Wendine escapes to Dallas with Jerry Lee: a flash fiction homage to Nick Tosches by Wendy Erskine. With artwork by Babak Ganjei

My mamma said if you gonna lift that skirt an paint that face an run round with the unholy, then we gonna send you to a place where they will put the righteousness back into you make no mistake about that! I couldn’t a said she hadn’t told me what would happen, cos hadn’t she been a telling me that for damn near a year since I started running with that wild ol outta town crowd. So when they found me sneakin into the Herb A bar with my face done up so pretty, they screamed fit to beat Jesus an then that was the last time. You ain’t but a Jezebel, my mamma said, when you meant to be a temple of the Holy Spirit. The Holy Spirit does not wanna abide in a whore an that is the truth! 

That’s why I hadda get the bus to Waxahachie, near 400 mile with only the damn leaflet about the college I was heading towards to keep me company an a woman with her squealin baby parta the way an the rest of the time a girl sobbin into her sleeve probably cos some sonofabitch gone broke her heart. I read that pamphlet about how the Southwestern Bible Institute since 1943 had embraced the standards of living and conduct of the Pentecostal churches, that the relationship between the sexes always reflected moral purity an distaste for promiscuity. There was gonna be clean conduct an conversation an modest apparel in dress an deep consecration an devotion to spiritual life. Well shit an godamn! 

But then I done heard those words before plenty. We attended the Church of God in Christ, the church set up by two Mississippi missionary ladies Mother Sumrall an her daughter Leona Sumrall. There wiz pictures of them on the wall in the school, holding their Bibles, an I stuck my tongue out at Mother Sumrall an then Leona every time that teacher’s back been turned. My daddy an my mamma an my sister Clara Lynn, every Sunday we took our seats in that church an they all believed in it but I didn’t. Well Clara Lynn might not a believed either but she knew to play double. Brother Mahood did the altar call an then there was the flood of singing, sweet sometimes, like sunlight on milk, but then what came was the rush a hot sound, strange babble cos they were speaking in tongues, a flood of it so that it would torrent into your ears an dam them even if you didn’t want it. One time I heard the noise beside me an wasn’t Clara Lynn babblin like she was filled with the Holy Ghost an I thought well shit an godamn is there anyone left in the wide wide world who’s a sinner like me? But I shoulda knew. Clara Lynn was still speaking in tongues on the Monday an she was still speaking in tongues on the Tuesday an so I crept up behind her, slow an quiet, an then jumped her. Wendine you scairt me! she said. Don’t you be doin that again! An then she done realise what she said an she goes back to the babbling again. I knew anyway it was all a hokum phony cos I saw Brother Mahood, I saw that brother rolling his eyes over the swell of the women’s Sunday clothes, imagining them unbuttoned. Yeah, that I saw.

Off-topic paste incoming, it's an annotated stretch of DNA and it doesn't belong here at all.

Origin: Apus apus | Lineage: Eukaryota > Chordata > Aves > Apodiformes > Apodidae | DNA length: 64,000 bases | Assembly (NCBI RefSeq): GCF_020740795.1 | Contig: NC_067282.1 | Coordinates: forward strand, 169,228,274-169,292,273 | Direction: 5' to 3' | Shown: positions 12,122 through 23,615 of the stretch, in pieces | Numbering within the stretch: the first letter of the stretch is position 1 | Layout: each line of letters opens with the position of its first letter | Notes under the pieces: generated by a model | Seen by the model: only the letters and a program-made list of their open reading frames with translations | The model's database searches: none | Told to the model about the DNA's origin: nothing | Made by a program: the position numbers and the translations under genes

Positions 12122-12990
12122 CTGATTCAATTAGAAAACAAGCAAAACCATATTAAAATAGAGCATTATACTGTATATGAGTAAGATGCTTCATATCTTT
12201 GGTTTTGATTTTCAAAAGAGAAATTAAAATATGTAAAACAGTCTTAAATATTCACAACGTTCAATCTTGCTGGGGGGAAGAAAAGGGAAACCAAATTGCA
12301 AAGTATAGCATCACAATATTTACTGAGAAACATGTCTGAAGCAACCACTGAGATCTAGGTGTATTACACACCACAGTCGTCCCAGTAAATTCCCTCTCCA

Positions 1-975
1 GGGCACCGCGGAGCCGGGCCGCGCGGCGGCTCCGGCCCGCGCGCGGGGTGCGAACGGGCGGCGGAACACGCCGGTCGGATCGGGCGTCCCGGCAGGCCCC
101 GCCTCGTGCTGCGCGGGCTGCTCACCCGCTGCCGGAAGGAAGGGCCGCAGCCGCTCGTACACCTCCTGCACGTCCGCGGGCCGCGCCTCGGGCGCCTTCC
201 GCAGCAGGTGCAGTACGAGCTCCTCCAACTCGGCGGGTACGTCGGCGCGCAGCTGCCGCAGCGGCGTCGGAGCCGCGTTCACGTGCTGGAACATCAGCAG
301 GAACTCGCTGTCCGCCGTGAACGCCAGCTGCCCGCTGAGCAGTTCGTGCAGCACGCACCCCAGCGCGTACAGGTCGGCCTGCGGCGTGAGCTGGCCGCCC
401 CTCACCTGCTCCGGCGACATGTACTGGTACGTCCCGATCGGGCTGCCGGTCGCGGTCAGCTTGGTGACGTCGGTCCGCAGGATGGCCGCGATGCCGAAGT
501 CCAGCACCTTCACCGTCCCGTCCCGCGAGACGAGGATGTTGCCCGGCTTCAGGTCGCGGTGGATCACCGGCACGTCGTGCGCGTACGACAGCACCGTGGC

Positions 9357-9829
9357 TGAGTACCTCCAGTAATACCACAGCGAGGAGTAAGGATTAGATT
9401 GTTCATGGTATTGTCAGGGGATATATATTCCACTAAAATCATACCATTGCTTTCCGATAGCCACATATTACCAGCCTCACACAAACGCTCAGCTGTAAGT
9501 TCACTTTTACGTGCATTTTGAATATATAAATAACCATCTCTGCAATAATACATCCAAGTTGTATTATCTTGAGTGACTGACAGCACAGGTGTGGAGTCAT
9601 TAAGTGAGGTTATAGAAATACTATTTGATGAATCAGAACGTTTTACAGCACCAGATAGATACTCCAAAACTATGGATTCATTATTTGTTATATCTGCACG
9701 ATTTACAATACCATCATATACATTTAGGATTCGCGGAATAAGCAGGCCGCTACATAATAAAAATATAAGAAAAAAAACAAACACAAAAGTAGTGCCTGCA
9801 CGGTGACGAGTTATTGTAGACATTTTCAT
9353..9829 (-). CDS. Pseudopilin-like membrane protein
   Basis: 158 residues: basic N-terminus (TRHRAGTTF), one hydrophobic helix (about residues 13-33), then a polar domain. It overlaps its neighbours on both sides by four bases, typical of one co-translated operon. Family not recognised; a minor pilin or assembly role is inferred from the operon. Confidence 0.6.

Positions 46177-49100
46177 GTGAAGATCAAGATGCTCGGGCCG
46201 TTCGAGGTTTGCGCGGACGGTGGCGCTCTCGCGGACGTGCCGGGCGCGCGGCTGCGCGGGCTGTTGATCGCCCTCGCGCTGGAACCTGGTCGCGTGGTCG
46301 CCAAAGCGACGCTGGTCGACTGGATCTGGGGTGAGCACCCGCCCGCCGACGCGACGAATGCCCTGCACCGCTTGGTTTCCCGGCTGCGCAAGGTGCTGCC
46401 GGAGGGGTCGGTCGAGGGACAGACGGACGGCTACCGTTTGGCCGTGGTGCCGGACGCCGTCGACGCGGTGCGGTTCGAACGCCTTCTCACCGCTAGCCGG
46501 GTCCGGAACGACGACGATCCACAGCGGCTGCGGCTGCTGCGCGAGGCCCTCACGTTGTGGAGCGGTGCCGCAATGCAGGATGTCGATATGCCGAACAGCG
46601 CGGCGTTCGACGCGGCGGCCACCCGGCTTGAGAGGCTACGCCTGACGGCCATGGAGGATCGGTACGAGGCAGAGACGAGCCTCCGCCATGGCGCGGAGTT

When I got to the college, there it was, a dreary ol white building with not even a flower, just a couple a grim ol trees. A girl called Dorcas showed me where I was gonna sleep, in a little bed with a box beside it, an all the beds were like that, with a bible an bible study notes resting on the little box. Those faces were scrubbed clean an I looked at the shine on Dorcas’s cheeks an said do y’all go to the town at the weekend? Well yeah we sometimes do, was what she said. So all that week during the classes—Introduction to Missions, Pentecostal Truth, Major Prophets, Exegesis of Isiah—I thought about going to Waxahachie an the bright lights an all the flashy things. But come that Saturday an when I got there with Dorcas an her two friends, it was like the town was flat out tired an bored with itself an we just sat an sipped cokes in a café run by an ol man who told me to speak more quiet when I started talking about a crazy woman that lived where I was from. She scairt me but I kinda liked her. The ol man said shoosh. I was tired a listening all the time to the girls talk about their brothers an sisters an their ol gran-mammas. An on the walk back to the Bible Institute with Dorcas an her two friends in front, I thought I’m just as lonesome as can be.